The Center for Research on Education Outcomes (CREDO) research group at Stanford University recently released an update report titled “National Charter School Study 2013,” a continuation of a study they started in 2009.
Perhaps the most important finding repeats and enlarges upon a finding in the original study; throughout the country, once students have spent several years in charter schools, they start to significantly outperform their traditional public school counterparts.
This graph from the report tells the tale. It shows that students go through an adjustment when they first enroll in charters and usually trail their traditional public school counterparts after spending only a year in their new school.
However, after students have spent two years in a charter, they have moved solidly ahead of their traditional public school counterparts, gaining the equivalent of about 14 extra days learning in math and 22 more days of learning in reading.
It only gets better for charter school students as their charter career continues. Students who have spent four or more years in their charter are more than 50 days ahead of their traditional public school counterparts in reading and around 43 days ahead in math.
This CREDO finding is particularly important for gaining insight into why some other reports don’t show much, if any, advantage for charter schools. Most charter reporting does not pay attention to the length of time students have been enrolled in a charter and thus wind up including a lot of first-year charter students in the analysis. That puts charter schools at a serious disadvantage, because they cannot perform miracles to overcome the often significant under-education that new charter school students bring with them. Thanks to the CREDO research, (whose findings in this area are replicated in other reports that use analytical methods I prefer to CREDO’s), we now know that reports which ignore charter effects over time cannot provide a very accurate picture of performance.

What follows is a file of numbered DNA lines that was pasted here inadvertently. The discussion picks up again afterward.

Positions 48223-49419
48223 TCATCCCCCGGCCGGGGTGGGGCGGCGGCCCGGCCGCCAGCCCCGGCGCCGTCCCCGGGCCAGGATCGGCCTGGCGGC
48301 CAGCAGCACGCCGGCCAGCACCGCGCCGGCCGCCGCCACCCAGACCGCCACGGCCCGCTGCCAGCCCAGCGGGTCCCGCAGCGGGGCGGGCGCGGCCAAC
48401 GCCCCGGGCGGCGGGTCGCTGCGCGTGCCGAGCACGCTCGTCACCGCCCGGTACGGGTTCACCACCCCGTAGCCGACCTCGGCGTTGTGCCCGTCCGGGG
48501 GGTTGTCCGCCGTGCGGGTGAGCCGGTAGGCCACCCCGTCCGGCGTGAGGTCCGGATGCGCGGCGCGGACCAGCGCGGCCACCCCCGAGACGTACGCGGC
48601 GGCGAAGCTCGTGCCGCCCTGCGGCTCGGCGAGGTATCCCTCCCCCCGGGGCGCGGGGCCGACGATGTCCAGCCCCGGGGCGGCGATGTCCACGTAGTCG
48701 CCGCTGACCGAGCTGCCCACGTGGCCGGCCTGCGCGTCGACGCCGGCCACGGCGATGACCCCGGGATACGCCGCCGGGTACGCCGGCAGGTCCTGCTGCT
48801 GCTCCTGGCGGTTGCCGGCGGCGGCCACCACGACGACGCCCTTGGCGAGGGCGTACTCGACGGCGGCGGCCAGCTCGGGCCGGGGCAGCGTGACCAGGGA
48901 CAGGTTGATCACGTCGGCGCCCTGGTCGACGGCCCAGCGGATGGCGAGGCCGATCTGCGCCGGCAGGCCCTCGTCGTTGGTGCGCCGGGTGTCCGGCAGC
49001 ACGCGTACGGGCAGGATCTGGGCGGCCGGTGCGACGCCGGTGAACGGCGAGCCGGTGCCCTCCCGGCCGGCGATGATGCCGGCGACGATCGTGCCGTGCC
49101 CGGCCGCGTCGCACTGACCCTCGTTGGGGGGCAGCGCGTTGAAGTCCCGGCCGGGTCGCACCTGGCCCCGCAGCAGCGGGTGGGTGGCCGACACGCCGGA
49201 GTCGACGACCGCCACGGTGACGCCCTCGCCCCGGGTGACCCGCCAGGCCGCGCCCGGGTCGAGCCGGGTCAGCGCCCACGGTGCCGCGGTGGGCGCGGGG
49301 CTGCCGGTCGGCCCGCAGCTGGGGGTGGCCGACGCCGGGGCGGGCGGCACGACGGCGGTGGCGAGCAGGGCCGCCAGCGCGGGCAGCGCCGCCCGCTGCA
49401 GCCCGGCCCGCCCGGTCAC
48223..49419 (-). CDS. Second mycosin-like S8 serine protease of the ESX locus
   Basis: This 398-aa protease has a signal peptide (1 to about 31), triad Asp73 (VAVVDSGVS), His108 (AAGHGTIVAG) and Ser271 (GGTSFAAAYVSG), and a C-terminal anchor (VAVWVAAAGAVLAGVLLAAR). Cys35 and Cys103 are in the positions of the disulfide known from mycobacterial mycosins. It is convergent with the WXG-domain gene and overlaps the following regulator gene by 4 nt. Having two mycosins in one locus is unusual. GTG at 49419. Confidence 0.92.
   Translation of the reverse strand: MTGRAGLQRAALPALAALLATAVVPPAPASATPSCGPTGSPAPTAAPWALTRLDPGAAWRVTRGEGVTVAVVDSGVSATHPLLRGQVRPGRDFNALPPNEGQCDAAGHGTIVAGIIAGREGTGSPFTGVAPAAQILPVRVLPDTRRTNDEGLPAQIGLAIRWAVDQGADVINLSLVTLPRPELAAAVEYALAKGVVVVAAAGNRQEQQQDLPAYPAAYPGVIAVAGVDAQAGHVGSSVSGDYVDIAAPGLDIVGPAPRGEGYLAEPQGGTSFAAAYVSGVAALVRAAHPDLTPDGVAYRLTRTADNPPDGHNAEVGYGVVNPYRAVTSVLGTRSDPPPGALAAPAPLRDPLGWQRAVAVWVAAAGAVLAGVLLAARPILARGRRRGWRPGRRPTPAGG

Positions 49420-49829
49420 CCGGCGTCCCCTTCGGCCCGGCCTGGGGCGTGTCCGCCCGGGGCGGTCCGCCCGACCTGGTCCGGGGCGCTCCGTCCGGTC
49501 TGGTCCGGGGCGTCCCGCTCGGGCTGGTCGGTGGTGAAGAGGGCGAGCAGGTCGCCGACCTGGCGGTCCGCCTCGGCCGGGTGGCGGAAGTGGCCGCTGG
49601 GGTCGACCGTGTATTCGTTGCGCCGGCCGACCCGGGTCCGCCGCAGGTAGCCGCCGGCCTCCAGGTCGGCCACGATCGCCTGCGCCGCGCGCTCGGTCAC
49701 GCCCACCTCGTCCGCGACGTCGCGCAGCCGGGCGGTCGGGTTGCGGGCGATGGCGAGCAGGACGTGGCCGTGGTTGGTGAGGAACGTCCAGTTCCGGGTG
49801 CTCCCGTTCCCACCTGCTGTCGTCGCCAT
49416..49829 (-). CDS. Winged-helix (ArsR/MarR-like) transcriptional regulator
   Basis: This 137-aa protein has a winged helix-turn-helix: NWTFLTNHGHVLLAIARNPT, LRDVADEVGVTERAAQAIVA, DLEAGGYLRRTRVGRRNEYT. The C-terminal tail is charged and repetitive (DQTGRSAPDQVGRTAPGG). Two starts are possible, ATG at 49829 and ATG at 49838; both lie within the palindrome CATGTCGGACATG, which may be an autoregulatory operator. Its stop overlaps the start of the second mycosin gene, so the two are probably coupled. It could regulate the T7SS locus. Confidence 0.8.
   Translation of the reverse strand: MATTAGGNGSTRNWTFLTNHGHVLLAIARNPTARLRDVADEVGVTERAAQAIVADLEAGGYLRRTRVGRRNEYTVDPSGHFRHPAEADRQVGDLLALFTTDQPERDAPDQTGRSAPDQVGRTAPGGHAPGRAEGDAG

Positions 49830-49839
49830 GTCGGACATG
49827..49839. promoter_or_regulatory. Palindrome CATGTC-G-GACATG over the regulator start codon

However, give charter schools sufficient time to work with students, and the results are dramatic.
So, why do some adults in Kentucky want to continue to block our kids from enjoying the charter school advantage that is now legal in 42 states?